Air Pollution Impacts on Latinx communities in California Caused by Beef Production

A study published by University of Michigan researchers, including Joshua Newell at the School for Environment and Sustainability, quantifies the air pollution that impacts Latinx communities in California due to beef production.
Newell and his co-authors—Benjamin Goldstein, a former SEAS post-doctoral researcher who is now an assistant professor at McGill University, and Sanaz Chamanara, a research assistant at the U-M Center for Sustainable Systems—focus on Costco’s beef supply chain in California and explore the environmental impacts of air pollution resulting from beef production in the San Joaquin Valley, a region that has some of the worst air quality in the United States. Costco is one of America’s largest beef retailers.
In their paper, “Where’s the beef? Costco’s meat supply chain and environmental justice in California,” which was published in the Journal of Cleaner Production, the authors note that as consumers increasingly demand transparency in corporate supply chains, “distance, multiple transacting companies and supplier fluidity keep most supply chains opaque, which makes it difficult to know if the products we consume have positive or negative impacts on the peoples and places that produce them.”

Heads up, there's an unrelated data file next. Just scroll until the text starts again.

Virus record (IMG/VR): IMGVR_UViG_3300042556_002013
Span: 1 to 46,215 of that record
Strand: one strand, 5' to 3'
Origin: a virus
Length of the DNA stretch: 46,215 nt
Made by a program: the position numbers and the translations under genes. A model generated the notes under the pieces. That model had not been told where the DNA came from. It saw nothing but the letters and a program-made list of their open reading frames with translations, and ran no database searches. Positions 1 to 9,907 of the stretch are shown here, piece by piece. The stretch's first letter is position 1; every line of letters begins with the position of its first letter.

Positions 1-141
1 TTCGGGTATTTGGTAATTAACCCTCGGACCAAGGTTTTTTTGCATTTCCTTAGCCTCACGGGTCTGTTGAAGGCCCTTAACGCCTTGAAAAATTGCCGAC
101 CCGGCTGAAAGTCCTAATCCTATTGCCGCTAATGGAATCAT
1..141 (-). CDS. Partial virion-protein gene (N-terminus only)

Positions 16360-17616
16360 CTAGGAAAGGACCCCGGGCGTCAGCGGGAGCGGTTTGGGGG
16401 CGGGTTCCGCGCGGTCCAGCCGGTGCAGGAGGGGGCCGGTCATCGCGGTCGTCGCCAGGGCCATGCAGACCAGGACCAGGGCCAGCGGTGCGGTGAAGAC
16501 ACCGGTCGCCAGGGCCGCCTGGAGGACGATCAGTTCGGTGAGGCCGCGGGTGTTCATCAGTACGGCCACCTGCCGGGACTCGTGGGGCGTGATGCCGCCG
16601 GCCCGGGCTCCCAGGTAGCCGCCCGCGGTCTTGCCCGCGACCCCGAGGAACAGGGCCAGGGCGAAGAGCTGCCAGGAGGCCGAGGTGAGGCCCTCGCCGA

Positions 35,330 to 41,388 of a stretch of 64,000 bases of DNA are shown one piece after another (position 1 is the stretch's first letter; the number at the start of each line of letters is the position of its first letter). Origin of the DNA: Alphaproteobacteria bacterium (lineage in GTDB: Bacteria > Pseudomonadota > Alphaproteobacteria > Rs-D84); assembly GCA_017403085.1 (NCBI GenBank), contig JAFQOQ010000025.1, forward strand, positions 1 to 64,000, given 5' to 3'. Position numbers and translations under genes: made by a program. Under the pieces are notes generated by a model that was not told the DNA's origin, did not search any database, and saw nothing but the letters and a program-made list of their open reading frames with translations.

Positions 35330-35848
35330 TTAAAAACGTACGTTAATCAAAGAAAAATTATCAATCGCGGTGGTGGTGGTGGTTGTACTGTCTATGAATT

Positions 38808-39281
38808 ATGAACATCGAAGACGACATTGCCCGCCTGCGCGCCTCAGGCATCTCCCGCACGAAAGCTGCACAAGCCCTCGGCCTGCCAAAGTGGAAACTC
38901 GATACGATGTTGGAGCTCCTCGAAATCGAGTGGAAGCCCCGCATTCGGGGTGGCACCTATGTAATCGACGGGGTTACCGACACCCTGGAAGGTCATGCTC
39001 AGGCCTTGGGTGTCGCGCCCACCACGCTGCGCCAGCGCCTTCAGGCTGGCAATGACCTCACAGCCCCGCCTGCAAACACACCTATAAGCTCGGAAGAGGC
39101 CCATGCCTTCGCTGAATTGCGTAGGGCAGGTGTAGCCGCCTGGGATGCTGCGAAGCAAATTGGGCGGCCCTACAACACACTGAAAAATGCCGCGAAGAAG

Combining life cycle analysis with an environmental justice approach, the researchers tracked corporate supply chains and identify pollution hotspots. Their key findings:
– Costco sources beef from the heavily polluted San Joaquin Valley in California.
– There is an inverse relationship between air pollution (PM2.5 emission) and the distance to feedlots.
– Beef production is linked to uneven disease burdens, including asthma, heart disease, and low birth rate, along the supply chain.
– Minority (esp. Latinx) and lower-income communities are especially affected by beef production in the San Joaquin Valley.
“Documenting the geographically specific impacts of livestock production opens up opportunities for corporations to address environmental injustices in their supply chains through more sustainable sourcing and production practices, and for consumers to rethink their consumption of meat,” Newell said.
Read the full paper in Journal of Cleaner Production.